JAMES ALLAN MOLLISON- MARCH 1932-UK TO SA IN 4 DAYS 17 HOURS

By Willie Bodenstein

James Allan ("Jim") Mollison MBE. Photo Siver-Snom / commons.wikimedia.org
James Allan ("Jim") Mollison MBE (19 April 1905 - 30 October 1959) was a Scottish pioneer aviator who set many records during the rapid development of aviation in the 1930s.

Born on 19 April 1905 in Glasgow, Scotland, Mollison was attracted at an early age to flying. Obtaining his Royal Air Force (RAF) Short Service Commission at 18, he was the youngest officer in the service, and upon completion of training, was posted to Waziristan.

At the age of 22, Mollison became a flying instructor at Central Flying School (CFS), again setting the record for being the youngest in this role. Shortly after, he transferred to the RAF Reserve and devoted his time to civil aviation.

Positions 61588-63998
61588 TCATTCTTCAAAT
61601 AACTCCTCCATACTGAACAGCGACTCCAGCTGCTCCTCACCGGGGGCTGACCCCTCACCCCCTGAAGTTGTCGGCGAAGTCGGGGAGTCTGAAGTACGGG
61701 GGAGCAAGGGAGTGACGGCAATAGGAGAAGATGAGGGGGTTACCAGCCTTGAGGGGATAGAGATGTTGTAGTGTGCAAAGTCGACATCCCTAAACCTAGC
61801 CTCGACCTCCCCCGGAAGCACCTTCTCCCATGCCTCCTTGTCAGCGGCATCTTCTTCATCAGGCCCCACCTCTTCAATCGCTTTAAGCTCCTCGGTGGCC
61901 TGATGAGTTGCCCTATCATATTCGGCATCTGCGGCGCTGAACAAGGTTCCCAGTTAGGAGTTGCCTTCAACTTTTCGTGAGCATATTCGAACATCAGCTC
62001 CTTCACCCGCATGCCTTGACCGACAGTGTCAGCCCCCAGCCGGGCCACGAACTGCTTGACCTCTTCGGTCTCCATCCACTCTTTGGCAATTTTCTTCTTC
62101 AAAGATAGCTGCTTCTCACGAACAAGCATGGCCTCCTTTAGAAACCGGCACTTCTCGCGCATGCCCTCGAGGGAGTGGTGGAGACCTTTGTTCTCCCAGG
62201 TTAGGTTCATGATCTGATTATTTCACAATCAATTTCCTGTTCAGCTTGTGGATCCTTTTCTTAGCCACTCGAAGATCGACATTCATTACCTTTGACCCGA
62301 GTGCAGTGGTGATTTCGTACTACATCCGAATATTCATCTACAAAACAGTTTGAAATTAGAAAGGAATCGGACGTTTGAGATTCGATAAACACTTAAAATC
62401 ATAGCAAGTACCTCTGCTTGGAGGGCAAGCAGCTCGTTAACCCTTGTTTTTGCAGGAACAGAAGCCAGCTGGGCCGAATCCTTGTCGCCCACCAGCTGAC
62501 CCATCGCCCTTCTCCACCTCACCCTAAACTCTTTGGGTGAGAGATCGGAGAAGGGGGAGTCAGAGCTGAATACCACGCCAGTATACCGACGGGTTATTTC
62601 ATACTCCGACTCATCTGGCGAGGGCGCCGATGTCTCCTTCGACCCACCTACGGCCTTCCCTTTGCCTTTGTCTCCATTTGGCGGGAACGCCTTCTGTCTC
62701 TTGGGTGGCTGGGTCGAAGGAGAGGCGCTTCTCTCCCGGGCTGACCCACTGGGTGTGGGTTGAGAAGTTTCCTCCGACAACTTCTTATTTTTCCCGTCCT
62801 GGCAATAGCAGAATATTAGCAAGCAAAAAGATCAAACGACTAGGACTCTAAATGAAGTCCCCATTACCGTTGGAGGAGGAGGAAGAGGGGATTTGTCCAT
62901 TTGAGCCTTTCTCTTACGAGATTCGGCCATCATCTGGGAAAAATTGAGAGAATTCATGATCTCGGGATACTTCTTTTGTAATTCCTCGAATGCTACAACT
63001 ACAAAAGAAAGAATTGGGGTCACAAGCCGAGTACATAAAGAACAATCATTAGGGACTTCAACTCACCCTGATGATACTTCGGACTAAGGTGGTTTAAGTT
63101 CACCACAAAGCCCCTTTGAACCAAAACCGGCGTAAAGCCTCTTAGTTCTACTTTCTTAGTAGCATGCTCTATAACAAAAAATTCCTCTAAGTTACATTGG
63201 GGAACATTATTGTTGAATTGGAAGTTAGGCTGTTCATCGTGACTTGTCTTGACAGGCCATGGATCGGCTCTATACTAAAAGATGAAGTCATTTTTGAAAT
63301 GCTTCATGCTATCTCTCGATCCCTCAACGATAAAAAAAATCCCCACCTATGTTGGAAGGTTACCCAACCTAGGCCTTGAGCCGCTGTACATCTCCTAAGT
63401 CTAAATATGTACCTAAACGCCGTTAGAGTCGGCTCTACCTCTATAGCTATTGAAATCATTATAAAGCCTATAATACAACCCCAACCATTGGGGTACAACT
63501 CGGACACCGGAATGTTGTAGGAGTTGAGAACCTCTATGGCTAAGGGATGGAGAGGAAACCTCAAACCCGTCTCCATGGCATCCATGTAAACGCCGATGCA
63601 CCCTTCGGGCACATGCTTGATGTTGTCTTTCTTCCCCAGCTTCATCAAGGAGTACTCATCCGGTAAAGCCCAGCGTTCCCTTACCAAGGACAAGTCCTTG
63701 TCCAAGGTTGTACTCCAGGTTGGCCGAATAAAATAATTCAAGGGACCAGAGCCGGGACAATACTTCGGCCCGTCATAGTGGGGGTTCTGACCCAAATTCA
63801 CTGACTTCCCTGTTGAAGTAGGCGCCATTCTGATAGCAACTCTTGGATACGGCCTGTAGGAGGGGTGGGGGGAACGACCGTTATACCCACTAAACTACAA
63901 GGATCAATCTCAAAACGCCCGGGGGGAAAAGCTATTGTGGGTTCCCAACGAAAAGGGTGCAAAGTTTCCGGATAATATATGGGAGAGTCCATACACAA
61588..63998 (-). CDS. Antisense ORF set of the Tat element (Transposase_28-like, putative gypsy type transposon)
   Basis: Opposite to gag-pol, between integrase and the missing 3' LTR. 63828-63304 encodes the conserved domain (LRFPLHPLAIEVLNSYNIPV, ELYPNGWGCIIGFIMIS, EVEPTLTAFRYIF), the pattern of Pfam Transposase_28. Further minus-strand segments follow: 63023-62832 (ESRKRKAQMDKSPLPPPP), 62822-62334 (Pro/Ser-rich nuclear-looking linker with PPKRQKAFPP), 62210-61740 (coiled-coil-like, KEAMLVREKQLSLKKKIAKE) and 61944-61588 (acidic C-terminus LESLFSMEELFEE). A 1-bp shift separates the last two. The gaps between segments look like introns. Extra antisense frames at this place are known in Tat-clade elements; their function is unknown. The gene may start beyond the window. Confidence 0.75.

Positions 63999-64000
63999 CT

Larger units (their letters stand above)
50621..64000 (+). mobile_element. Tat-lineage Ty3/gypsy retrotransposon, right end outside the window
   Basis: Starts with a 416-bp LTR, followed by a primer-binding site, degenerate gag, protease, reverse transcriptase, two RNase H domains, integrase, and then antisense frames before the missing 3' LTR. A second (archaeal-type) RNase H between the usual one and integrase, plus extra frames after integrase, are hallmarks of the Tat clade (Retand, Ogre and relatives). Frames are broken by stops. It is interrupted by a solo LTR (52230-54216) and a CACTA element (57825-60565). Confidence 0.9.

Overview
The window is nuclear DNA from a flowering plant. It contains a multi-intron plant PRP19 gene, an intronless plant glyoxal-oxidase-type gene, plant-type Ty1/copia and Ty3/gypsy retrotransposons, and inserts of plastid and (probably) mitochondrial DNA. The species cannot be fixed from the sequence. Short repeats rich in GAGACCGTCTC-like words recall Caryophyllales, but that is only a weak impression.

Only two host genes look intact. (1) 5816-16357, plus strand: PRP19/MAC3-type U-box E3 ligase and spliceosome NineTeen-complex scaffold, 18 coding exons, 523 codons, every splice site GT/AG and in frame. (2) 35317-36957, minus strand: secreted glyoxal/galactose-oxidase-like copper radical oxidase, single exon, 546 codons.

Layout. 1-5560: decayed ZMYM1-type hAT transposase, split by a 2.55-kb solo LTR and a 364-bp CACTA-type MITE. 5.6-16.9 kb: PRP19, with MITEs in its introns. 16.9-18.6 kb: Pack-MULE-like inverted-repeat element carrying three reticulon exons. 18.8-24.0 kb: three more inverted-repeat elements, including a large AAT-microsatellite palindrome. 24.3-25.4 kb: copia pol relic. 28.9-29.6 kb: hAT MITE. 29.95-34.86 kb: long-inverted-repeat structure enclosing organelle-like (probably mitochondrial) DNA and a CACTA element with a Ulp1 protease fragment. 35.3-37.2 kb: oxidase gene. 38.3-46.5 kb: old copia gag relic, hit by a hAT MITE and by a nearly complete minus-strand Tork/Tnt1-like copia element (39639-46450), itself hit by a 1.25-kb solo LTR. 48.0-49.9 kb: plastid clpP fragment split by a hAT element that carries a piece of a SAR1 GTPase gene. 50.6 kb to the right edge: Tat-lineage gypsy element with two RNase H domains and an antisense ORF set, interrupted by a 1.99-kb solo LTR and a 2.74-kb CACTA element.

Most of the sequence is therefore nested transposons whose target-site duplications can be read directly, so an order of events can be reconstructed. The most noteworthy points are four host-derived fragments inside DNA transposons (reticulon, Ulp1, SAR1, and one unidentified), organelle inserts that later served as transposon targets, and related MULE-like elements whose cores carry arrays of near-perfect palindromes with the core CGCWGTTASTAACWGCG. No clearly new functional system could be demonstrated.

In 1928-29, he served as an instructor with the South Australian Aero Club in Adelaide, leaving that position to become a pilot with Eyre Peninsular Airways and Australian National Airways.


de Havilland Puss Moth. Photos commons.wikimedia.org

In July-August 1931, Mollison set a record time of eight days, 19 hours for a flight from Australia to England, and in March 1932, a record for flying from England to South Africa in 4 days, 17 hours flying a de Havilland Puss Moth.


Cunliffe-Owen OA-1 G-AFMB. Photo by J.S. Archbold / Australian Armed Forces Museum

Mollison eventually served in the ATA Air Transport Auxiliary in the Second World War. In June 1941 Mollison and an ATA crew delivered Cunliffe-Owen OA-1 G-AFMB to Fort Lamy, Chad. The aircraft was fitted out as a personal transport for General De Gaulle. Jim Mollison was made a Member of the Order of the British Empire (MBE) for his services with the ATA.

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